“Anyhow the Joplin man wanted Cotton to kill the rest of the family so the Joplin man could get the insurance money and that he would pay Cotton for the killing out of the insurance money. Cotton didn’t say how much money he was to get for the killing. Cotton said the Joplin man was going to set up one of his friends to be blamed for the murder of the Joplin family.

“Cotton said he went to the Joplin House and went in and shot the family. He said the Joplin man was waiting around the corner at a grocery store. … Cotton said the Joplin man came in the house and had another young man with him. After the Joplin man and the other man got in the house, the Joplin man shot the young man who had come in with him and at this time Cotton left.

“Cotton said that the Joplin man was going to call the police and tell them he had come home and found the other young man there and had shot him and that he (Joplin man) would call Cotton the next evening and he did call. He told Cotton he would have the money in about a month or so.

“Cotton said that the Joplin man had only given him part of the money and he got mad and told the Joplin man that he was going to the police. The Joplin man told him to go right ahead because Cotton would get in trouble.

“About the time Cotton told me this much, the jailers made us go to our own cells and I didn’t get to talk to him (Cotton) anymore.”

The statement was signed by a Tarrant County deputy sheriff. Of course, jailhouse testimonials are often considered puny evidence, but Hinkle and others say they could not see any direct benefit to Newberry for telling his story. There were no records in the old file deciphering who exactly this Cotton character was, and no one apparently bothered to investigate back in 1978 what Newberry had told authorities. It wasn’t until Hinkle came along in 2011, read my old D Magazine story, and started poking around that Cotton’s identity emerged. Hinkle worked for months before finally discovering a marriage certificate that connected a Portia Brussow to a man named Basil Steve Cotton. That is the woman whose murder Cotton had been charged with before he skipped bail, got captured, and was sent to the Tarrant County jail, where Newberry said he met him. Hinkle would learn that Cotton amassed more than 20 arrests for, among other crimes, injury to a child, simple battery, aggravated battery, a half-dozen or so DWIs, and manslaughter (twice). Gregg Joplin, by the way, died in Humble, Texas, from heart failure in 2005, closing the door on any enlightenment from him.

But Hinkle was convinced Newberry was telling the truth in his jailhouse statement. “He had details no one else would have unless he was actually there or explicitly told about it, like the part about the grocery store near the Joplin house,” Hinkle told me. “No way he lied if he is giving those great incidental details.”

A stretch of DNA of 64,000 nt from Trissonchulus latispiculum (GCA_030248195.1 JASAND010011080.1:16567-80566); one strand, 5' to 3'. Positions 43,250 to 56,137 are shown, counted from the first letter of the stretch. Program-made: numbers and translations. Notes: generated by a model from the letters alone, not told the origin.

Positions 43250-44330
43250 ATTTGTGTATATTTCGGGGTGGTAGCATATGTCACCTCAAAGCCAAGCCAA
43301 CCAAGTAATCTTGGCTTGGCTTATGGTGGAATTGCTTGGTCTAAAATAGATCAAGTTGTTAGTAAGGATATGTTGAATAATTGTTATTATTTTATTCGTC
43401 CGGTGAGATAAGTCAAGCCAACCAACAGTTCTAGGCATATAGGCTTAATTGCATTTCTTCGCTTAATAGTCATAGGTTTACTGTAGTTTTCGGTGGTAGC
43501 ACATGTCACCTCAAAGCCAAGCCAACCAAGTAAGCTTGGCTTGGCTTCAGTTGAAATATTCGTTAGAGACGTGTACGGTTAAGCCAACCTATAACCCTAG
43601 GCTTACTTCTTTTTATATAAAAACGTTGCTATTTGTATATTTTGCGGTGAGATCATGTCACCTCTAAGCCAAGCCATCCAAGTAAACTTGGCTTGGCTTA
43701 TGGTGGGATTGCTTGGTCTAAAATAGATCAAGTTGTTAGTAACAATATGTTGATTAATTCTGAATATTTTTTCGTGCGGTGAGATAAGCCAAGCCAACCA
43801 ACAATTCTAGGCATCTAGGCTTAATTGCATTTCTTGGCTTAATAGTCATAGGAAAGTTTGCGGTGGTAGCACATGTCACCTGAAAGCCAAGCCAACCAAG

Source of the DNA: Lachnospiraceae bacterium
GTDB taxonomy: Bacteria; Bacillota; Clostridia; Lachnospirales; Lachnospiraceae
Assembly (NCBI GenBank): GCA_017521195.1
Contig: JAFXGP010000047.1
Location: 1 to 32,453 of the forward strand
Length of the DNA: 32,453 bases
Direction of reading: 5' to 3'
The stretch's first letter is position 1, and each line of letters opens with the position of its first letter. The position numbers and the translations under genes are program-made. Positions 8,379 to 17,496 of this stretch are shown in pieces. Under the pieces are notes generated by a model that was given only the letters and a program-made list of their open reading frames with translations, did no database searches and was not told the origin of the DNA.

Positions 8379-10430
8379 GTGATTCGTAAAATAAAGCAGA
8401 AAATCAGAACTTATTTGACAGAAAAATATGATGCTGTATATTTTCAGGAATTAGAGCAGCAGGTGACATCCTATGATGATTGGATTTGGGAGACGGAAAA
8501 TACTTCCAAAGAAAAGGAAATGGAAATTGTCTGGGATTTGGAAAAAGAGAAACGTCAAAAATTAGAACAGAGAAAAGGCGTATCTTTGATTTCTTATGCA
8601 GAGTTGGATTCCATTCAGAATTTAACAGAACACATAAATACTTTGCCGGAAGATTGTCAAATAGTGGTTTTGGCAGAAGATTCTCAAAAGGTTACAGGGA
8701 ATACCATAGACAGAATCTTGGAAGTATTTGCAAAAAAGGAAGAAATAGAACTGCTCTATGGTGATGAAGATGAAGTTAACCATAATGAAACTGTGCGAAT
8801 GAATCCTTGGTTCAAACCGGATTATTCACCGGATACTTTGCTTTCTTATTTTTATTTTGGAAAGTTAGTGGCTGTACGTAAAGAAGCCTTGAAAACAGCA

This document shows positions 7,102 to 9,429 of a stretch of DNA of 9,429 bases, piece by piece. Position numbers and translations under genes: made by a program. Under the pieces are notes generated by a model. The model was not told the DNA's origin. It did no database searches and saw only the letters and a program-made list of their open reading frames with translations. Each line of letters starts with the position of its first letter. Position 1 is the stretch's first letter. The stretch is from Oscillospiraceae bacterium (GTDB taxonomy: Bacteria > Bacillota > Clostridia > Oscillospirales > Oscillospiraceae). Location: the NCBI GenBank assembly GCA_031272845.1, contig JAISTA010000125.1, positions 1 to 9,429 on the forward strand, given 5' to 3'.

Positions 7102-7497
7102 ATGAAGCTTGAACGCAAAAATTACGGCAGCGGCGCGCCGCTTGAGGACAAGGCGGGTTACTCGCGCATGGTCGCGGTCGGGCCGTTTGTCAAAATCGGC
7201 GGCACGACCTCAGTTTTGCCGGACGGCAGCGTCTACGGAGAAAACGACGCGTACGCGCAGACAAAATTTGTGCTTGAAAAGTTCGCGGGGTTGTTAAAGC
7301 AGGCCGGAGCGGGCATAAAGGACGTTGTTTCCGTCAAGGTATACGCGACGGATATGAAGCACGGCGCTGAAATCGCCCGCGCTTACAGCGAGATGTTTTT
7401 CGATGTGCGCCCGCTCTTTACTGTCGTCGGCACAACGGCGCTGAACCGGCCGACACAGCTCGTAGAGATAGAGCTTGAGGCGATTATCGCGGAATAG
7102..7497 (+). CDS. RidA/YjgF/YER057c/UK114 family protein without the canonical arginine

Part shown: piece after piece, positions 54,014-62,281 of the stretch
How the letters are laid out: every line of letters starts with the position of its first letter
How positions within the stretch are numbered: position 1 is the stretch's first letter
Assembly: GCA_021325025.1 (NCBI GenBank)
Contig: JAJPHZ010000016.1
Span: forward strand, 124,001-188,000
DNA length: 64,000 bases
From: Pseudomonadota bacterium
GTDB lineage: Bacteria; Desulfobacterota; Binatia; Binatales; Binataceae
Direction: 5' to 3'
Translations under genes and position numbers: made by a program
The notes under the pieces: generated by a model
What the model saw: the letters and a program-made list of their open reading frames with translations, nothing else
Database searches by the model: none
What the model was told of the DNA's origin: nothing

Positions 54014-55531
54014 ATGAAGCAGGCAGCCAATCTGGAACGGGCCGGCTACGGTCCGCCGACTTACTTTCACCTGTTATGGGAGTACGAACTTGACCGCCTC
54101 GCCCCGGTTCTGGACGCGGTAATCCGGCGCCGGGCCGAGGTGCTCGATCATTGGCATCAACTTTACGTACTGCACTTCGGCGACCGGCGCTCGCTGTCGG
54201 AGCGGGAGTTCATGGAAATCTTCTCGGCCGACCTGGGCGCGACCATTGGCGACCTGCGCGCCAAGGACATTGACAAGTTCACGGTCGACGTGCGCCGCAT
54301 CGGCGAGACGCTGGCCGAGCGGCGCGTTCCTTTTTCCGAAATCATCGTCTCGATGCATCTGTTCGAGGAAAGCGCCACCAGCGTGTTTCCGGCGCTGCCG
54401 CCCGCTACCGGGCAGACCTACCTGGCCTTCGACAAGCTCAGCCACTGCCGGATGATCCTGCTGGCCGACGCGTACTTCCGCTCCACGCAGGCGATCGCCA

Somehow, over the course of his investigation, Hinkle and detective Clifton Kirby managed to get both Newberry and Cotton to sit for interviews. Both played the “I know nothing” game as expected, but Hinkle says Newberry, who died shortly after the interview, “never once recanted his statements about the Joplin murders and Cotton.”

Hinkle remains convinced that the Joplin murders aside, Cotton has killed multiple people in his lifetime. But in his interview with Hinkle, Cotton downplayed any stories he may have told to another inmate. A transcript:
Basil Cotton: “When you’re in jail with a bunch of goddamn men.”

Barry Hinkle: “Yeah.”

Basil Cotton: “You say shit to make yourself look meaner so people don’t jump on you and try to rob you or screw you in the butt or something.”

Barry Hinkle: “Well.”

Basil Cotton: “But I hadn’t killed anybody. I’m not worried about that because I know I didn’t do it, and, if I didn’t do it, I don’t think anybody can prove anything because I’m as innocent as a lamb about that. I haven’t done anything so …”

With Gregg Joplin dead, David Newberry dead, and scores of others passing on, where does that leave us? Well, there is Marie Gomez, who told me 42 years ago and later passed a polygraph saying that she saw Terry Trice get in a car with Joplin the night of the murders. She said that from her window she saw a light-colored vehicle on the wrong side of the street and could see Trice get in the vehicle. When the interior light came on, she said, she recognized Gregg as the driver, and the vehicle departed without headlights.